Mar 16th, 2009

According to the Mayo Clinic, adults should get about 8 hours of sleep per night. The argument that we spend 1/3rd of our life sleeping supports the claim we should invest in a comfortable mattress. If we had to think of other places humans (or at least Americans) spend a large percentage of their day, cars would certainly be near the top of my list. So how can we optimize our in-car communication and entertainment experience? With our phones.

Unfortunately, most studies show that mixing mobile phone activities with driving are incredibly dangerous. The Governor’s Highway Safety Association shows that driving while using a handheld device is banned in 5+ states and text messaging is banned in 8+ states. Yet tape decks, radios and CD players have been a staple of driving that aren’t likely to be contested any time soon. So why the gap in thinking and how can we reconcile the desire for in-vehicle communication/entertainment with the need for safety?

The Carphone.

Part of the problem with a mobile phone is just that – it’s mobile. You have to fiddle with it, can drop it, the size is small and it takes WAY too much attention to operate while you’re driving a vehicle – hence the bans (which I don’t disagree with). Radios, CD players and other in-vehicle entertainment is often a permanent fixture. You know where it is at all times, you need a hand to use it but not hold it, and the buttons are large and obvious enough to make controlling it a simple task.

One lesson Android has taught us is it’s all about the software, dummy!

Although our phone is what is BANNED from use in the car in many states, it is NOT the phone that we actually want to use. Rather it’s the information and capabilities ON/IN the phone. So what if we could transfer the information from our phone to the actual vehicle itself? Right now there are two very different movements going on in the auto industry and mobile industry and, if they recognize this window of opportunity they could greatly improve lives and safety by working together.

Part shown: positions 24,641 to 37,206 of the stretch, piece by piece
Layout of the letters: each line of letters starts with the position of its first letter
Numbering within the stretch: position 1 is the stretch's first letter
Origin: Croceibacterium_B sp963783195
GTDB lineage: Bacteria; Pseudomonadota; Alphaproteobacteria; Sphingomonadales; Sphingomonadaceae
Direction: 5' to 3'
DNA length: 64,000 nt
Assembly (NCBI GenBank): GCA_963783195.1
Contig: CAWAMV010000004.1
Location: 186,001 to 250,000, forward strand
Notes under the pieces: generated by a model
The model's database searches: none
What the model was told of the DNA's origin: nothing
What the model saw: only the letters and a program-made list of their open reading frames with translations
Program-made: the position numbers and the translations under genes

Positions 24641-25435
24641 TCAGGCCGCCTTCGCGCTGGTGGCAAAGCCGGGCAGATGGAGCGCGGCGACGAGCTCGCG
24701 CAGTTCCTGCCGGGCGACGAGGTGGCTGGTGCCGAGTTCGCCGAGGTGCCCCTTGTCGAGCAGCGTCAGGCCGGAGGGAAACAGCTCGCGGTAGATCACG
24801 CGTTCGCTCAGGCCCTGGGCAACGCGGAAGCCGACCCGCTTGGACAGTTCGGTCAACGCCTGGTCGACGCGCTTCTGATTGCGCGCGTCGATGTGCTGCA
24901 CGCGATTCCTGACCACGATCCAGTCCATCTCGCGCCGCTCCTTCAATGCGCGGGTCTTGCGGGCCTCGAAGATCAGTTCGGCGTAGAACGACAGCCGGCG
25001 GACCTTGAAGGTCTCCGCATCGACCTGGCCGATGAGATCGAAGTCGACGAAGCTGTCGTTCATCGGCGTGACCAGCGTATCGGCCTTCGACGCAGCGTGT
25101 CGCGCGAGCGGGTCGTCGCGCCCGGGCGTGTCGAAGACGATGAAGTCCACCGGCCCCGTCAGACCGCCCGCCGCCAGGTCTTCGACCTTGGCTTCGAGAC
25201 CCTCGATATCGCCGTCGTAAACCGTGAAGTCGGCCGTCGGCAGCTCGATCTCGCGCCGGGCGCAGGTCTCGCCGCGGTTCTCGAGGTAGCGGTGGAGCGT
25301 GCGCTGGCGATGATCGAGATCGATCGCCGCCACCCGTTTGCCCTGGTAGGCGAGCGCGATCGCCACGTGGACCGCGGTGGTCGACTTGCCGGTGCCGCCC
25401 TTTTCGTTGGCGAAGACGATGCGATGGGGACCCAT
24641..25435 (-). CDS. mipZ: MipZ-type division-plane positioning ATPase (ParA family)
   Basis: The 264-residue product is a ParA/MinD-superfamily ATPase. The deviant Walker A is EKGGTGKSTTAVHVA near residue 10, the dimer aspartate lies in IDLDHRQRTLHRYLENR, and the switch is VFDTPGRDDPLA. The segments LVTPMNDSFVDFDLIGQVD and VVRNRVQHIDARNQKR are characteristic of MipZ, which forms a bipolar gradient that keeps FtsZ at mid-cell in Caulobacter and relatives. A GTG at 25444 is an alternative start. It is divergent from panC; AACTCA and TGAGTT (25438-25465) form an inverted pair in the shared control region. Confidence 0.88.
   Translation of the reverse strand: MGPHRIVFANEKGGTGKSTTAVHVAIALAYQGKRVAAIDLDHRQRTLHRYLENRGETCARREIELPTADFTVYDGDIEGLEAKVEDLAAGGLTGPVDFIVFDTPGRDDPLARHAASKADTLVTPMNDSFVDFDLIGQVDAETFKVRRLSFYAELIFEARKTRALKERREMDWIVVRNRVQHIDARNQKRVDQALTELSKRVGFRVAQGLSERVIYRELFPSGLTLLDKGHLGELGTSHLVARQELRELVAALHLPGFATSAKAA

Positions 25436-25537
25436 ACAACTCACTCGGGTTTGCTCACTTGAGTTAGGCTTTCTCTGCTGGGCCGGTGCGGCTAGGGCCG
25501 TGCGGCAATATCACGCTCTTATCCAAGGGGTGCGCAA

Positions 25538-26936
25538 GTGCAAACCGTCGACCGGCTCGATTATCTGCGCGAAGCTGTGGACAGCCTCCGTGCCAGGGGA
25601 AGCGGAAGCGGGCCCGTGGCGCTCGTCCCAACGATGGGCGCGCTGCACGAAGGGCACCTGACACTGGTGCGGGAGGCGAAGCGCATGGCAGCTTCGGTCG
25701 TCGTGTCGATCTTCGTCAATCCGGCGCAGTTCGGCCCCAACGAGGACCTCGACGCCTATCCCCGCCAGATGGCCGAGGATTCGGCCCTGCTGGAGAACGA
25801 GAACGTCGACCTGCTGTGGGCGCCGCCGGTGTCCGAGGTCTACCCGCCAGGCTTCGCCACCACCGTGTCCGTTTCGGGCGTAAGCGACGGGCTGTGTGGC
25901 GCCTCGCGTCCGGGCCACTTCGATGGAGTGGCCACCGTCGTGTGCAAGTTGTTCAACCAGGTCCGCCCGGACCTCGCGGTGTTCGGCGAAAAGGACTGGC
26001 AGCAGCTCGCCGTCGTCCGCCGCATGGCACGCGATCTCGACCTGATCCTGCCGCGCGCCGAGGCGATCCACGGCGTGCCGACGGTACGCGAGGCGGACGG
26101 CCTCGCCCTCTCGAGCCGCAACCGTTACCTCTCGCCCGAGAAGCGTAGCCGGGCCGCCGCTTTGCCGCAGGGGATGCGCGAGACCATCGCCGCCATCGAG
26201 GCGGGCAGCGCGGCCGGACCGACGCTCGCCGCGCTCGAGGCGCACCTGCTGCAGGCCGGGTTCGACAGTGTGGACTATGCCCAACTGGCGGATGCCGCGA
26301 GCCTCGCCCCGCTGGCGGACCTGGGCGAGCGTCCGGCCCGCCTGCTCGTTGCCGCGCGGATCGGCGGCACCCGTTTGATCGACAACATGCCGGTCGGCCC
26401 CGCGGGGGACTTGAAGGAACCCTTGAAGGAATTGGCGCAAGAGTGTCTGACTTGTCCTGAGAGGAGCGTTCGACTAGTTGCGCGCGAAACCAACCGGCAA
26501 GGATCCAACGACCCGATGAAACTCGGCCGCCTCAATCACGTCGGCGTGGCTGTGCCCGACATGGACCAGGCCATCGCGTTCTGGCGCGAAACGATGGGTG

Universal Standard For Charging And Syncing Mobile Devices

In September 2007, the Open Mobile Terminal Platform (OMTP) recommended that micro-USB become the universal standard for charging and syncing mobile devices (source). Carriers and manufacturers might be reluctant to do so for the same reason many are currently reluctant to adopt Android – it destroys a revenue stream. Lose or break a charger? Good – you have to visit them and buy their proprietary product in order to properly use your device. This ain’t gonna cut it too much longer.

The 38 members of the OMTP should be commended and the entire industry should be working hard to develop USB 2.0, or an alternative technology as a universal standard. The lack of one might be fueling short-term profits but its stifling long-term growth. Sound familiar? If USB 2.0 could be adopted as a universal standard, I truly think we would see the next generation version of “The Carphone”.

It wouldn’t be this type of car phone: